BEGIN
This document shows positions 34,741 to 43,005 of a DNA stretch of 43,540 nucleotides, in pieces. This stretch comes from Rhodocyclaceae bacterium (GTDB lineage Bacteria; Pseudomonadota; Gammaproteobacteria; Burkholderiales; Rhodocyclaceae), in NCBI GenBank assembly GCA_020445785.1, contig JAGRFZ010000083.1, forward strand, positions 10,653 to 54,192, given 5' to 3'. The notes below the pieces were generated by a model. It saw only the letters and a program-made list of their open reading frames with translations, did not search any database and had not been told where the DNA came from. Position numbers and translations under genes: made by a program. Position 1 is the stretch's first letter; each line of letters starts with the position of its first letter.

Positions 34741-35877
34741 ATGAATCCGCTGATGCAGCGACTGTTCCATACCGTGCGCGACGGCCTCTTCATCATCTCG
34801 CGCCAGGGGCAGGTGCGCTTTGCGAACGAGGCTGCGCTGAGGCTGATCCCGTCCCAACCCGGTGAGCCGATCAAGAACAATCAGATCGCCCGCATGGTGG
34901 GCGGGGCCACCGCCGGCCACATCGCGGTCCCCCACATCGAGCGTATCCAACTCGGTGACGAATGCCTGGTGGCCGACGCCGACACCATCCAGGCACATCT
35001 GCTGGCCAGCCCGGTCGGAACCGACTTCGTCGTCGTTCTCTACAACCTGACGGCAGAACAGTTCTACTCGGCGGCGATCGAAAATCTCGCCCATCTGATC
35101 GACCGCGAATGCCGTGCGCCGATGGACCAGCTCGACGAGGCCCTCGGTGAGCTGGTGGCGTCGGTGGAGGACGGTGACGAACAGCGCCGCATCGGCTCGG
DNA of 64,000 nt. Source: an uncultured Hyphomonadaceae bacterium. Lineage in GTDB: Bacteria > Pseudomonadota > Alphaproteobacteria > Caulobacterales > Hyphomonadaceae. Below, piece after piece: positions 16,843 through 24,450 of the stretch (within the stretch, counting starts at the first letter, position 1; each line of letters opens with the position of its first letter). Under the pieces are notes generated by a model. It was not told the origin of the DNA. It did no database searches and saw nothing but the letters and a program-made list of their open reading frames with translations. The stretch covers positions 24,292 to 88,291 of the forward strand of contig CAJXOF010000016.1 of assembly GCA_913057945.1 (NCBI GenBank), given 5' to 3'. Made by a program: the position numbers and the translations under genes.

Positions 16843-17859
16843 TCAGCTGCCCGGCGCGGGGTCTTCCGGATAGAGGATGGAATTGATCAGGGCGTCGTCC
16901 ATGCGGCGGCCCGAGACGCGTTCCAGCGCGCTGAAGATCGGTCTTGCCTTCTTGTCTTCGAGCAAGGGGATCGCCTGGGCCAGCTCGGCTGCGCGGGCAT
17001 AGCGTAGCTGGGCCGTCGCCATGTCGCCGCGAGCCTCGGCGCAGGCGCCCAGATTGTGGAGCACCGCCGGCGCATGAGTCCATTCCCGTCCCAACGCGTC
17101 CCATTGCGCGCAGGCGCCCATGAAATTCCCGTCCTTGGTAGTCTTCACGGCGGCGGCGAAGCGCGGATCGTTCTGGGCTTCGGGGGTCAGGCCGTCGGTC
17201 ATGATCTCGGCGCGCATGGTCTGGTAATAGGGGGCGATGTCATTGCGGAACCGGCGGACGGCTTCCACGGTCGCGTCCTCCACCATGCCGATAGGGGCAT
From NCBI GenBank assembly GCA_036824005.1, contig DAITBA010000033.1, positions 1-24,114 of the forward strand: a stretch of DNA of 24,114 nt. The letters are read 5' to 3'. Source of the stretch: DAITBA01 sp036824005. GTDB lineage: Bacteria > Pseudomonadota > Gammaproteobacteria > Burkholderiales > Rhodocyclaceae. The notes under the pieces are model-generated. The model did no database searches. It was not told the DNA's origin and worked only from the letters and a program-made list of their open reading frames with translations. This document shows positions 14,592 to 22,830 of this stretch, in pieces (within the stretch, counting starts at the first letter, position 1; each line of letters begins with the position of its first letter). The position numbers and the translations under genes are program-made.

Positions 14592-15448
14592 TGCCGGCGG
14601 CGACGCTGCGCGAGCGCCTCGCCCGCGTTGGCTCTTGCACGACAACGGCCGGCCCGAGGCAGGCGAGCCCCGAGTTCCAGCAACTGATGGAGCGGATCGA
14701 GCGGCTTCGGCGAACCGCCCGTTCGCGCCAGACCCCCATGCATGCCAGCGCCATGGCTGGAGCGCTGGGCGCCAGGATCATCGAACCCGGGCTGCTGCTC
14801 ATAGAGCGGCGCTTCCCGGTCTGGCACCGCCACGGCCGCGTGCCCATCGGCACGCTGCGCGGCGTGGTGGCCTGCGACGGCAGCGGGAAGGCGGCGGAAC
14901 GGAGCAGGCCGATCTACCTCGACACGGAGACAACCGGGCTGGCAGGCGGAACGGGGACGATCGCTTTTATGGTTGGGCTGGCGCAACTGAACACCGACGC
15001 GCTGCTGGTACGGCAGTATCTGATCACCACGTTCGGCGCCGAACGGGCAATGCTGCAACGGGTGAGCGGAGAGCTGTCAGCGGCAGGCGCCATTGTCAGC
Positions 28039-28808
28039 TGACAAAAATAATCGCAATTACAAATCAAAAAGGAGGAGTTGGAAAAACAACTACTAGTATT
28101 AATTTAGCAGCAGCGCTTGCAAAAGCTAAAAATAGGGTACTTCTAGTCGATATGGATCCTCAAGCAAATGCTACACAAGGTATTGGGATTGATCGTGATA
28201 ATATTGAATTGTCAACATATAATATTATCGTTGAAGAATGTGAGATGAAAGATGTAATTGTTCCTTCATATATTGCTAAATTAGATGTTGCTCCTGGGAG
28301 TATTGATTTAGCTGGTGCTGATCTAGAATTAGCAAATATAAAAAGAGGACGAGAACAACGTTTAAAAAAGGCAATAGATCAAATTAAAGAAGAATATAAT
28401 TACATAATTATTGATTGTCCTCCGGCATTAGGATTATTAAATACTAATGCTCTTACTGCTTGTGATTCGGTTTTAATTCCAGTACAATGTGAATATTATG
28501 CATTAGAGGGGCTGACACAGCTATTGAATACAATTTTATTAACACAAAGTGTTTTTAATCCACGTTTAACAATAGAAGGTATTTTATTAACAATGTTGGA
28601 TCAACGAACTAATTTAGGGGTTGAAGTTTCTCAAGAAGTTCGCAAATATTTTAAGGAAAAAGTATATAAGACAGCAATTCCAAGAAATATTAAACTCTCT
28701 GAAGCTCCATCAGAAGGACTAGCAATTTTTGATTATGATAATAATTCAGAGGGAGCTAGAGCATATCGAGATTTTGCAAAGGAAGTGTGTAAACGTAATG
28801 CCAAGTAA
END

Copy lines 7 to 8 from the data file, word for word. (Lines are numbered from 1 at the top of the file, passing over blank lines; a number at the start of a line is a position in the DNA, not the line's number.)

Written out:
35101 GACCGCGAATGCCGTGCGCCGATGGACCAGCTCGACGAGGCCCTCGGTGAGCTGGTGGCGTCGGTGGAGGACGGTGACGAACAGCGCCGCATCGGCTCGG
DNA of 64,000 nt. Source: an uncultured Hyphomonadaceae bacterium. Lineage in GTDB: Bacteria > Pseudomonadota > Alphaproteobacteria > Caulobacterales > Hyphomonadaceae. Below, piece after piece: positions 16,843 through 24,450 of the stretch (within the stretch, counting starts at the first letter, position 1; each line of letters opens with the position of its first letter). Under the pieces are notes generated by a model. It was not told the origin of the DNA. It did no database searches and saw nothing but the letters and a program-made list of their open reading frames with translations. The stretch covers positions 24,292 to 88,291 of the forward strand of contig CAJXOF010000016.1 of assembly GCA_913057945.1 (NCBI GenBank), given 5' to 3'. Made by a program: the position numbers and the translations under genes.